12 Volt Electrical System

Photo 1 – Switches for controlling the 12 volt system are installed in the dash board.

Switches for the 12 volt appliances are installed on the “dashboard” panel. The rectangular switch at the top of the array is a three way switch which “shifts the gears” selecting either forward, neutral or reverse. The four round switches are used to turn on the DC/DC converter, to turn on the 12 volt system itself, to control the daytime running lights (headlight and a tail light) and to control nighttime running lights. (Photo 1)

Photo 2 – Rocker switches with LED indicator lights.

The round switches have small LED lights which indicate when the switch is in the ON position. Each switch LED is a different color to assist during night driving. (Photo 2)



Photo 3 – View under the dash board

A view of the switches and wiring from under the dash. (Photo 3)





Photo 4 – Relays located under the dash board

Relays for the turn signals, headlight and running lights are also located under the dash board. (Photo 4)




Photo 5 – Rear of bike showing turn signals, brake lights, tail lights and license plate display light

At the rear of the bike, from bottom to top, are a set of turn signals, a center array which includes the license plate light, brake lights, daytime tail lights and turn signals. Above the center array, in the lower section of the cargo case are the night time tail lights and day/night brake lights. (Photo 5)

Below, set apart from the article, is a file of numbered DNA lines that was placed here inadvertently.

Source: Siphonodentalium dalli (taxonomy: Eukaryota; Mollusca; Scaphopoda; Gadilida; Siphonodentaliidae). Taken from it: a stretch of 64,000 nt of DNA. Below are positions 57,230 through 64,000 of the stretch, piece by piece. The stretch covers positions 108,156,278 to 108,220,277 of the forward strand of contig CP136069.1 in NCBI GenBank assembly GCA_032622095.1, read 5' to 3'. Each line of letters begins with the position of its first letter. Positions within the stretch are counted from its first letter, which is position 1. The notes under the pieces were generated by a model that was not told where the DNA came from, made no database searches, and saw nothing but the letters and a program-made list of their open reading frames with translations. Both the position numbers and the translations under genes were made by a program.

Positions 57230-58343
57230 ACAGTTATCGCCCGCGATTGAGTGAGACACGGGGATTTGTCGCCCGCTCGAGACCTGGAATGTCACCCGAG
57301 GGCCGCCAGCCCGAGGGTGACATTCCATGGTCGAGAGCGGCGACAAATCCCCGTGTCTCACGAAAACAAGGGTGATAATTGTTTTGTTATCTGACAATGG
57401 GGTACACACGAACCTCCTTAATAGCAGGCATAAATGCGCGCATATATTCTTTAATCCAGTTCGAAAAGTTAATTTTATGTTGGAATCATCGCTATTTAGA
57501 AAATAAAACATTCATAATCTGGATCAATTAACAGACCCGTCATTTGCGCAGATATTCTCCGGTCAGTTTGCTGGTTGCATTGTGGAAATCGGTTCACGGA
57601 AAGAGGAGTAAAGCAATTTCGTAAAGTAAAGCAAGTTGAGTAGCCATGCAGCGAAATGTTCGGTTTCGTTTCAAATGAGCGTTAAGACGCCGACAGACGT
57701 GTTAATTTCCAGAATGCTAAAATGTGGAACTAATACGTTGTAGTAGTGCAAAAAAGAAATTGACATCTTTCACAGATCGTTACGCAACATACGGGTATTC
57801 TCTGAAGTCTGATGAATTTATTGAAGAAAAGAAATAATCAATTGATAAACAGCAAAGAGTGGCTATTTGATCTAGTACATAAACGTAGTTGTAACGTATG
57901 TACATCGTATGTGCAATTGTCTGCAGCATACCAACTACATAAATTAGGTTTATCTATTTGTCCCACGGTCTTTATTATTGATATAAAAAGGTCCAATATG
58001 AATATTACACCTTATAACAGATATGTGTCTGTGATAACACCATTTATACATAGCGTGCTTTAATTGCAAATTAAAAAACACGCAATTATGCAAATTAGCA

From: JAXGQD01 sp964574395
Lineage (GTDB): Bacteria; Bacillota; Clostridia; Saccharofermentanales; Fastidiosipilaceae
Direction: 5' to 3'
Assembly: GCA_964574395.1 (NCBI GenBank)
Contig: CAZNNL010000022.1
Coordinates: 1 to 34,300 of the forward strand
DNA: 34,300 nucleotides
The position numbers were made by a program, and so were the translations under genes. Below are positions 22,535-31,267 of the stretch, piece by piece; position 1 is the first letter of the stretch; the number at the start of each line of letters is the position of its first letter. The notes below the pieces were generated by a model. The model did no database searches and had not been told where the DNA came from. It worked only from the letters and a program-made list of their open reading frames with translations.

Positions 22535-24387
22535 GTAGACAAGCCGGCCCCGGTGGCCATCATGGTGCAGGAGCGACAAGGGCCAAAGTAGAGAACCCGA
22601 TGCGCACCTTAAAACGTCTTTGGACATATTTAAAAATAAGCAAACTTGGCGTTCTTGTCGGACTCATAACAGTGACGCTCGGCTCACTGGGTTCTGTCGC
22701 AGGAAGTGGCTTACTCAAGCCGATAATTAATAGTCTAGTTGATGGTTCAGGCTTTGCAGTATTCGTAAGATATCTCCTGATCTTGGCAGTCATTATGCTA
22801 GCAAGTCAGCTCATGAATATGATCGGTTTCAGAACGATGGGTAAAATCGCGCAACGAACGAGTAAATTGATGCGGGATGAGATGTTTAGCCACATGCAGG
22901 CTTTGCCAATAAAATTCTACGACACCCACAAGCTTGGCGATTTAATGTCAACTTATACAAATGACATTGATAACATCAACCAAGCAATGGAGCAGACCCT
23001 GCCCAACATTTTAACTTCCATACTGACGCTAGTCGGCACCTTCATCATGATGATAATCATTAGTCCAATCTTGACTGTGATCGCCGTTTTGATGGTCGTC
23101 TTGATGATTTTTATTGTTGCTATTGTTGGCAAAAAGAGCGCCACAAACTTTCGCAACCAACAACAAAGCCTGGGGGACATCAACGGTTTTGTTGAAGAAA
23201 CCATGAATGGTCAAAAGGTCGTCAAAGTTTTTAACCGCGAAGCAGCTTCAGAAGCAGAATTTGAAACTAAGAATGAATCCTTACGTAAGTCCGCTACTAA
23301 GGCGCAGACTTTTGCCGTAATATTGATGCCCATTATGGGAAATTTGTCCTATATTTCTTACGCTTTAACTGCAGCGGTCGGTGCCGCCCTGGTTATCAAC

Photo 6 – Front end lighting includes headlight and turn signals

At the front of the bike is the headlight which includes internal amber turn signals. To the left and right of the headlight are external turn signals (the pointy arrow like things) (Photo 6)


Also at the front of the bike is my poor man’s “turn signal cancellation unit”. I have turn signals on by 1,000 watt recumbent and I am forever forgetting to turn them off after making a turn. So on this bike I have mounted turn signals on the handlebars which point rearward rather than forward…right at eye level with the rider. (Photo  7)  Not only will these turn signals remind me to cancel the unit, they will actually provide a bit more notification of my turn to anyone traveling behind me, particularly at night.   Also in this photo is the center mounted Cycle Analyst 3 which provides a wealth of information regarding the electrical system along with controlling many functions such as the throttle, e-brake cut off, cruise control and high temperature safety shut offs.

Photo 8 – Handlebar mounted control module for dimmer, turn signals and horn

I used the Kawasaki donor bike handlebar module for control of the horn, headlight dimmer and turn signals.  (Photo 8)




Photo 9 – The main control box for 12 volt and 72 volt systems

The “magic box” showing the 12 volt system wiring along with the 72 volt wiring. Note that a 12 volt battery is installed as well as a dc/dc converter to provide power to the 12 volt system. Once the bike and electrical systems have been fully road tested, I may remove the auxiliary battery and run only off the converter. (Photo 9)



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